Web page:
I began to think through every relational connection in my life. I didn’t limit myself to people in my immediate geographical area, or even in the present day. I began to draw circles on the pad in front of me; one was labeled “past places,” another “college days,” and so on.

Suddenly, a name occurred to me and I wrote it down. A guy I’ve seen once in the last 10 years who was in a church I led on the other side of the world. He had his own small IT support company — a B2B firm! Why on earth hadn’t I thought of him before? I’ll tell you why, because it’s a mental game. I had convinced myself that my own personal network was an empty fishing hole, and my mind wasn’t going past that.

Then another name. An old college friend I haven’t seen in 25 years who I’d heard was now working for a corporation in Vietnam. I Googled him and discovered that he’s a Communications Director.

Then two more names hit me. My sons both work for companies in our area with under 50 employees, and I knew their owners quite well through my sons. What was stopping me from talking to them? I began to think about who did their marketing, and decided to check out their websites. I discovered that one of them didn’t even have a website! The other did, but there was a lot of room for improvement, including a “news” page that was in desperate need of some properly written press releases.

In the end, my one hour of brainstorming produced four prospects that I thought had real potential. I was stunned as I looked at the list in front of me. I didn’t think my own network could produce even a single possibility.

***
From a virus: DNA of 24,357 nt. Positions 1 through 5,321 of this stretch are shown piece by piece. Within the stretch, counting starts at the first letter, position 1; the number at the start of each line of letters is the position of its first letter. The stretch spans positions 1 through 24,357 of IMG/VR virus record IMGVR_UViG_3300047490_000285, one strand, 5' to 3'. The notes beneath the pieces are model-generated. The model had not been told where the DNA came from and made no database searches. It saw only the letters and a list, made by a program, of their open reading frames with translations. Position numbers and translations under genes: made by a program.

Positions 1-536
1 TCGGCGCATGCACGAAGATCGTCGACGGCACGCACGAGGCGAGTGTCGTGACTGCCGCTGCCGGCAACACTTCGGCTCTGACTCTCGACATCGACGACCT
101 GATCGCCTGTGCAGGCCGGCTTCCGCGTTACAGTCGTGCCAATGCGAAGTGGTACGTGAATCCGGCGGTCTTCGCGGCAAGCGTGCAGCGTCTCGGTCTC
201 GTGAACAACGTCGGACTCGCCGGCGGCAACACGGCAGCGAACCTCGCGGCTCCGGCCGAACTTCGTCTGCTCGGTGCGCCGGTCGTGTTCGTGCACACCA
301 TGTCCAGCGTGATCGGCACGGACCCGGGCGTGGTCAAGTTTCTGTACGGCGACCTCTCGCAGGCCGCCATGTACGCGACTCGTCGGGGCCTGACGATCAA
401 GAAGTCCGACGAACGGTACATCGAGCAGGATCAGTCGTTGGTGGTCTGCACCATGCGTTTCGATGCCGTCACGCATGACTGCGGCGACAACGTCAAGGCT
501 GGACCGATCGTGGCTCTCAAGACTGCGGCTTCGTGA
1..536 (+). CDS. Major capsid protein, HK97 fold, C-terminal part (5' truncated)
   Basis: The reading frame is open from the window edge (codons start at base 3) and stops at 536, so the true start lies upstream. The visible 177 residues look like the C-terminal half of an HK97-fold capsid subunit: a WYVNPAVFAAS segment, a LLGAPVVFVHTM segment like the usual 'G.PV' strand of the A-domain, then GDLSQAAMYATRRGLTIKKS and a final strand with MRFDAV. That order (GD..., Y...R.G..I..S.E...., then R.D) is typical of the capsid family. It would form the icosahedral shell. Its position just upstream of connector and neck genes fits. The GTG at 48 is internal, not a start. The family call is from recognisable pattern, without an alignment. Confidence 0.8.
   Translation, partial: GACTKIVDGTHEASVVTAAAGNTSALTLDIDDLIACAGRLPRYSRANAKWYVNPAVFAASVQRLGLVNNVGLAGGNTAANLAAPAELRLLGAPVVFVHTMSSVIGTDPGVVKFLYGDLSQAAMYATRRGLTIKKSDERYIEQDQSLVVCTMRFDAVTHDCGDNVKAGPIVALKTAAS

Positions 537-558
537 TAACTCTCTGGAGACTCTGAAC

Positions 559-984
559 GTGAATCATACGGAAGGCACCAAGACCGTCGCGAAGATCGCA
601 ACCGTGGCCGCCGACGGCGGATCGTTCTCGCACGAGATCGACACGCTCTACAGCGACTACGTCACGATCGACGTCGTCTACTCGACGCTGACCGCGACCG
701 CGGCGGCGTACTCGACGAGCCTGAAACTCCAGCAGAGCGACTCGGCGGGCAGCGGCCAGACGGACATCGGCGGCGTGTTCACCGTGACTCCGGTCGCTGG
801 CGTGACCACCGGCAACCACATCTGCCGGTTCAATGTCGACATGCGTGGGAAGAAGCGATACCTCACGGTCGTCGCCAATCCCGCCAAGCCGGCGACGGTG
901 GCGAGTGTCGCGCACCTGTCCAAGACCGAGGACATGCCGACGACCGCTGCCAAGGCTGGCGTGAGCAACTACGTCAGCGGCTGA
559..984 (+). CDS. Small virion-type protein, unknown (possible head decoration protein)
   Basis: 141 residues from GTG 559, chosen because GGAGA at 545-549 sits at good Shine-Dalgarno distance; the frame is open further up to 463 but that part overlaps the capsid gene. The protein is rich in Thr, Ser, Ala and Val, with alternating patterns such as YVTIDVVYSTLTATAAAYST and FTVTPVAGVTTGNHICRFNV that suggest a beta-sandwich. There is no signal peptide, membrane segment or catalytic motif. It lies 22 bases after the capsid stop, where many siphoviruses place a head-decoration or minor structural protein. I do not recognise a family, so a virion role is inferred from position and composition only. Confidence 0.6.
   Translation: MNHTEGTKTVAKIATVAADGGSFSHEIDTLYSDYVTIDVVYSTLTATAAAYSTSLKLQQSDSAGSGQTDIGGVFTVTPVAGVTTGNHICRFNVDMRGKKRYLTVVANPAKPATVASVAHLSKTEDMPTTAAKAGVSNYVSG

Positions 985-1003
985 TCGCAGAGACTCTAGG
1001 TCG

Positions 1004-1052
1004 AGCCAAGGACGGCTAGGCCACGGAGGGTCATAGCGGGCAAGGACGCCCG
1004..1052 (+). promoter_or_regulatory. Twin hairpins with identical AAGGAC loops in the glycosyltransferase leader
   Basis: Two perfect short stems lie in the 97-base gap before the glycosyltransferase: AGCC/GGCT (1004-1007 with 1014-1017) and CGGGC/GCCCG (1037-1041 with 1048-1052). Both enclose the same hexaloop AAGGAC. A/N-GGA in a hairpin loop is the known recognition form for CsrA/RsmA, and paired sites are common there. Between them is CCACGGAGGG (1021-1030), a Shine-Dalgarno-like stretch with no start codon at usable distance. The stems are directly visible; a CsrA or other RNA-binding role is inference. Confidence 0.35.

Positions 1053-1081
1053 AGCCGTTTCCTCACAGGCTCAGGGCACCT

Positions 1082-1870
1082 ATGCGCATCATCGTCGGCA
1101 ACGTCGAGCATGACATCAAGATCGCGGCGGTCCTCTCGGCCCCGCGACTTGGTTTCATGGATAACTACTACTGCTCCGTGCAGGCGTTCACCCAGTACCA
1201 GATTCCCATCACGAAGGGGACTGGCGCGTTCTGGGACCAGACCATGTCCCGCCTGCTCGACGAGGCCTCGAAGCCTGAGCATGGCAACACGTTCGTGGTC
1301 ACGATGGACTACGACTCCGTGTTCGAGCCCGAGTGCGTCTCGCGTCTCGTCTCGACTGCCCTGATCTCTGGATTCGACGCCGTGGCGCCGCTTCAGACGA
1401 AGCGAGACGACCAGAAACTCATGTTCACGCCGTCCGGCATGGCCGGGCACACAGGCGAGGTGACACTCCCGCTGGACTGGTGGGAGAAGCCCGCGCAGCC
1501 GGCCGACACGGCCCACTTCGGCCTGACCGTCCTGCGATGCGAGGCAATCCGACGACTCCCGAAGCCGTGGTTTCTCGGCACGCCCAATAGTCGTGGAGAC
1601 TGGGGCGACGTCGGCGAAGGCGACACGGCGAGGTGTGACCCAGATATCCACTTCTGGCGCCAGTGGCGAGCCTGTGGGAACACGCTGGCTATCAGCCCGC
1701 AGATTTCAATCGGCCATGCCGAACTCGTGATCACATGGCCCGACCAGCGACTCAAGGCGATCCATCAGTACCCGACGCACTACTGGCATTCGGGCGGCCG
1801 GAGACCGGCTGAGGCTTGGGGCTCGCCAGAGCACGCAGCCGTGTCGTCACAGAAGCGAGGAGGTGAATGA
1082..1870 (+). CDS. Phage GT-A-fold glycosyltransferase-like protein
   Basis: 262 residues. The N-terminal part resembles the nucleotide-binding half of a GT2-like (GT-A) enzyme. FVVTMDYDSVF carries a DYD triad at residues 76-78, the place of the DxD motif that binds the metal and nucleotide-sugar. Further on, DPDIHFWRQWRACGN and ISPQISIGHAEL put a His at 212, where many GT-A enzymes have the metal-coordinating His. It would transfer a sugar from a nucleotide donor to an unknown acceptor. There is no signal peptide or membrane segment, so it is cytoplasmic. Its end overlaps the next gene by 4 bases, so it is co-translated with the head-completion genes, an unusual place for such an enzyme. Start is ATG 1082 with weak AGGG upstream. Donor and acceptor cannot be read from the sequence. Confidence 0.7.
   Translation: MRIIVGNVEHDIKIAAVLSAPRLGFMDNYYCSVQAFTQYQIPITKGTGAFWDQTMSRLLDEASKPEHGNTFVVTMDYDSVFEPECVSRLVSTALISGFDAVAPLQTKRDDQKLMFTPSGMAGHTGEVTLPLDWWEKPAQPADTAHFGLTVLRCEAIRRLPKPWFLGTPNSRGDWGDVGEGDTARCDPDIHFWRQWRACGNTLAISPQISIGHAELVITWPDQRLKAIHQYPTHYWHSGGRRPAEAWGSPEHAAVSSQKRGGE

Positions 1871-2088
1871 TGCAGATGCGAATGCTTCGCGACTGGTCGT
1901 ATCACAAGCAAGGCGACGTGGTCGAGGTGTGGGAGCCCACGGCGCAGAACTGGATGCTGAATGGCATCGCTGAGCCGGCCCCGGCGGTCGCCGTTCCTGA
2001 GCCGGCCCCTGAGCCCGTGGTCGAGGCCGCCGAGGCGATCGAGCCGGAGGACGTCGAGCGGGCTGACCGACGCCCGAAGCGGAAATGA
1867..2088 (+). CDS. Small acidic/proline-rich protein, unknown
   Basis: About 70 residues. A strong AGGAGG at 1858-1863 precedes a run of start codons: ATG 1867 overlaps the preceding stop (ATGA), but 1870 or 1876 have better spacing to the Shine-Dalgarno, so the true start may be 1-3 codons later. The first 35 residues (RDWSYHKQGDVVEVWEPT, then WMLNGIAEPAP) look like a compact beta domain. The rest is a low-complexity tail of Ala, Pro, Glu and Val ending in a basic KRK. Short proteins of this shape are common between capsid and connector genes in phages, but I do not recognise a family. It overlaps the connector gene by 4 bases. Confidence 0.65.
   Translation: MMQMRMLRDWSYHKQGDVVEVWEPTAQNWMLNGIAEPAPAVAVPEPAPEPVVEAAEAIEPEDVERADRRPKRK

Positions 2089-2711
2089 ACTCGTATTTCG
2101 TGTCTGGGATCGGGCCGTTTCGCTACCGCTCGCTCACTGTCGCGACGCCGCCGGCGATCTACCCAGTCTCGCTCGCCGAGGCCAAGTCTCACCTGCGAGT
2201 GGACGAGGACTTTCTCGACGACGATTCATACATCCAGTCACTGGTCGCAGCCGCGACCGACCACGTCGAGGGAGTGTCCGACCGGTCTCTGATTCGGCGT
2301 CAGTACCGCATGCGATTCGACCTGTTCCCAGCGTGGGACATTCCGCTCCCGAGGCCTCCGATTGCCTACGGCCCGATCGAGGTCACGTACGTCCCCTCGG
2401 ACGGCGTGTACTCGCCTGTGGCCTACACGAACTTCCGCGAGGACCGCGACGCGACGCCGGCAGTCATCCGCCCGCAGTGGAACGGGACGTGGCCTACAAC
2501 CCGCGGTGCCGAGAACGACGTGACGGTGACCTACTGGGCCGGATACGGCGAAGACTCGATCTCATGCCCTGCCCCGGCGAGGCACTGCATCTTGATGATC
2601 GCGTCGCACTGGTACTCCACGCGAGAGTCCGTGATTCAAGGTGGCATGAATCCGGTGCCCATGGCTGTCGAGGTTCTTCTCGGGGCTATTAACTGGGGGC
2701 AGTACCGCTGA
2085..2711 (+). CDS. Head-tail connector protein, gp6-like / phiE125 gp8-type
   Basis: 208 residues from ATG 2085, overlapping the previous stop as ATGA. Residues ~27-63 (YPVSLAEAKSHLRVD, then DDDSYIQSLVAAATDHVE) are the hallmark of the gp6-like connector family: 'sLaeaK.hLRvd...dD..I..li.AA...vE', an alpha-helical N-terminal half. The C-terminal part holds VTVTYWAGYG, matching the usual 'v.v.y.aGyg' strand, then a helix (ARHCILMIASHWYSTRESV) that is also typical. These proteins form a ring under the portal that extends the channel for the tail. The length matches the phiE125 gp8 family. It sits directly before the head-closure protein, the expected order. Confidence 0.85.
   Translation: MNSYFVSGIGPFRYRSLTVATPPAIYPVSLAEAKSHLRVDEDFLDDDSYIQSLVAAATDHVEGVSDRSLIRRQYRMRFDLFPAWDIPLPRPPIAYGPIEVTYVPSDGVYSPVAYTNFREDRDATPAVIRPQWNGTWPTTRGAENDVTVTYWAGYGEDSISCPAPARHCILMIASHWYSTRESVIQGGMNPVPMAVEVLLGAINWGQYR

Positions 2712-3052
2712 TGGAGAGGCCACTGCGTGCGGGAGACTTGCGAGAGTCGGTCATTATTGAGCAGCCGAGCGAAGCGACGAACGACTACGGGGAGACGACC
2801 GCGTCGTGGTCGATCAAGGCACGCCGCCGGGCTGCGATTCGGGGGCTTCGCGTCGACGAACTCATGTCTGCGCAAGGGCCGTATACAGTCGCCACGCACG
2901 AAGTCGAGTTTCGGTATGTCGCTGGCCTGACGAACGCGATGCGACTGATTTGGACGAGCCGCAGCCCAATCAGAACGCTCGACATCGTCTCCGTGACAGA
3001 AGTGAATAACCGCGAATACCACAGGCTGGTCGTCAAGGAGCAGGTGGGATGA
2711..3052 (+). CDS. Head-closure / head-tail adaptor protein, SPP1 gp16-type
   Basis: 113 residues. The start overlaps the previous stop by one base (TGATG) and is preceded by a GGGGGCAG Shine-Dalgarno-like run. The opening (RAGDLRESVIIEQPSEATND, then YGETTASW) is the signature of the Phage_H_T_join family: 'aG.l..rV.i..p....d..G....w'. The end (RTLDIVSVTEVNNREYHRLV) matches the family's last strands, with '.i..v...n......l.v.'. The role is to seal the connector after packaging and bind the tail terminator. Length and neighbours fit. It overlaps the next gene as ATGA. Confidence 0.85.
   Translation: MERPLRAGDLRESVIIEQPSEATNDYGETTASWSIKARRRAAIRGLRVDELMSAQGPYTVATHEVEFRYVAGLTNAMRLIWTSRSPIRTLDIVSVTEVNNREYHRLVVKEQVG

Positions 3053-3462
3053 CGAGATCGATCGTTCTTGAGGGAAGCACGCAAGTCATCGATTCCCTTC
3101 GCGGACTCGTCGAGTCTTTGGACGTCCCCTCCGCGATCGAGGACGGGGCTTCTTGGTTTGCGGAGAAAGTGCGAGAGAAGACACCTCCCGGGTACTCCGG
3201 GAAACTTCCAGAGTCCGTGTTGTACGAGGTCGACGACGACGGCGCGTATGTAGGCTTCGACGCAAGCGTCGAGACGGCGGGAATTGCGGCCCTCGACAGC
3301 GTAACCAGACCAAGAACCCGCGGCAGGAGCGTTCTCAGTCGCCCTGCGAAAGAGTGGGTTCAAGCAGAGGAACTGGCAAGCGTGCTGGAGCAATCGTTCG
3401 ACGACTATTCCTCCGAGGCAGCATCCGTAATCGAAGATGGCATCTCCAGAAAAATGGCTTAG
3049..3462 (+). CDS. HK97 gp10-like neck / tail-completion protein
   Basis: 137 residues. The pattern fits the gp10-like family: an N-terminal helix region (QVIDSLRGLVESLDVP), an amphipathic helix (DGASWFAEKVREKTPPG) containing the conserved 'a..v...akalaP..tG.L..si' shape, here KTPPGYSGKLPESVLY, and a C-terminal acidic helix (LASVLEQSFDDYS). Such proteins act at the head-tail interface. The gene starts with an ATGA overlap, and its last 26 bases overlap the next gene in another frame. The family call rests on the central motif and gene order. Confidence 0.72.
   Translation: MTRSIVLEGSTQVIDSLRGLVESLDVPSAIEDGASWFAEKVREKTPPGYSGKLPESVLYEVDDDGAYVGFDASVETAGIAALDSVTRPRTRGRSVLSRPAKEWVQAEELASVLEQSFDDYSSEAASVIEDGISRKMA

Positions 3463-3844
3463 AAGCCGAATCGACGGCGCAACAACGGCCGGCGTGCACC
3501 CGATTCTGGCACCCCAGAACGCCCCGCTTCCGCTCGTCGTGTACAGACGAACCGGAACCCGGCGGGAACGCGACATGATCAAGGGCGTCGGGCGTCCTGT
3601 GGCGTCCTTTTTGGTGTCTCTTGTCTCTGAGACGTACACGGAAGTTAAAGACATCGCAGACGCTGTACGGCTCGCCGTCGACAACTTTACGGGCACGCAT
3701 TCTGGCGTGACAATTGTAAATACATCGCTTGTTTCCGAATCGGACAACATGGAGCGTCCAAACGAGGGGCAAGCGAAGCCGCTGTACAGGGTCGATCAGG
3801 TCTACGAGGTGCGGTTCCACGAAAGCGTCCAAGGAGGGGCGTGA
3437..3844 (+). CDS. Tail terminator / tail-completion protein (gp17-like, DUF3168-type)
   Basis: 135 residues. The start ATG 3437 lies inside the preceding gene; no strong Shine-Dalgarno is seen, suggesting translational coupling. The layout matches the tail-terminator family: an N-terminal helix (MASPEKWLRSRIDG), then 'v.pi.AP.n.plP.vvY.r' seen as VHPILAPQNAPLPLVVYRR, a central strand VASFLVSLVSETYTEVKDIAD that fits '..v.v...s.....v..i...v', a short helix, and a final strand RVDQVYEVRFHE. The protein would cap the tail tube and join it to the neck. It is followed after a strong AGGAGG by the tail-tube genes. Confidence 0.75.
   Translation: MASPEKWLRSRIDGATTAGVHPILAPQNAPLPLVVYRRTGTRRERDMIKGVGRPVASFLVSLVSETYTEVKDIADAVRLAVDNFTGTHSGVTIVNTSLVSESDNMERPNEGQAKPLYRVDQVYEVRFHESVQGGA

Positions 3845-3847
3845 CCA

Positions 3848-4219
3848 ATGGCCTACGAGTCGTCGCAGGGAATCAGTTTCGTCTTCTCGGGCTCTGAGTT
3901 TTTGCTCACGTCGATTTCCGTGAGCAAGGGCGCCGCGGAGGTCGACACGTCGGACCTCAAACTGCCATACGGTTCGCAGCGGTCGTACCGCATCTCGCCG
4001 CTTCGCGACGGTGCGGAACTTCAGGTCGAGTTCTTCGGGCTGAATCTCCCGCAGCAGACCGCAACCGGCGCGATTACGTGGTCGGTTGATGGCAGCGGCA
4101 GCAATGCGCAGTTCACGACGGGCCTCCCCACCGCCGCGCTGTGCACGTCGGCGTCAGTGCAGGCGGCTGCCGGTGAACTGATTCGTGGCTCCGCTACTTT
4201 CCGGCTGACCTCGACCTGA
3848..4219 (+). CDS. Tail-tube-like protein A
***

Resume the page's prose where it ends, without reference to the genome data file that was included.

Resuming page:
Over the next few days, I wrote an email to each of my overseas friends, and arranged to “bump into” my sons’ bosses. Result? My friend with the IT company emailed me back and said he was sure to have some work he could send my way (especially as I was offering it pro bono). Both my sons’ bosses acknowledged their dire need of some help with marketing materials, and would love to sit and talk with me about it. I never heard back from my old college buddy in Vietnam, but three out of four ain’t bad!

I’ve discovered that I can run a long way on a little encouragement. This little exercise did even more for me than the few portfolio samples it looks like it will produce. The funny thing is that once I received back the validation of these few people, it energized me to get going on that portfolio with several other ideas, and that in turn has now led to my first paying job! (A story for another day.)

But here’s the take-away. If you think your own network is a dead end, think again. Shake off that deathly Portfolio Paralysis and take action now. Find one quiet hour (get up early if you have to), and gather the necessary equipment: a cup of your favorite beverage, a legal pad and pen, and your best attitude with no limiting thoughts allowed for that 60 minutes.

Ready? GO!

This article, How to Break Through “Portfolio Paralysis”, was originally published by B2B Writing Success.

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Published: June 26, 2014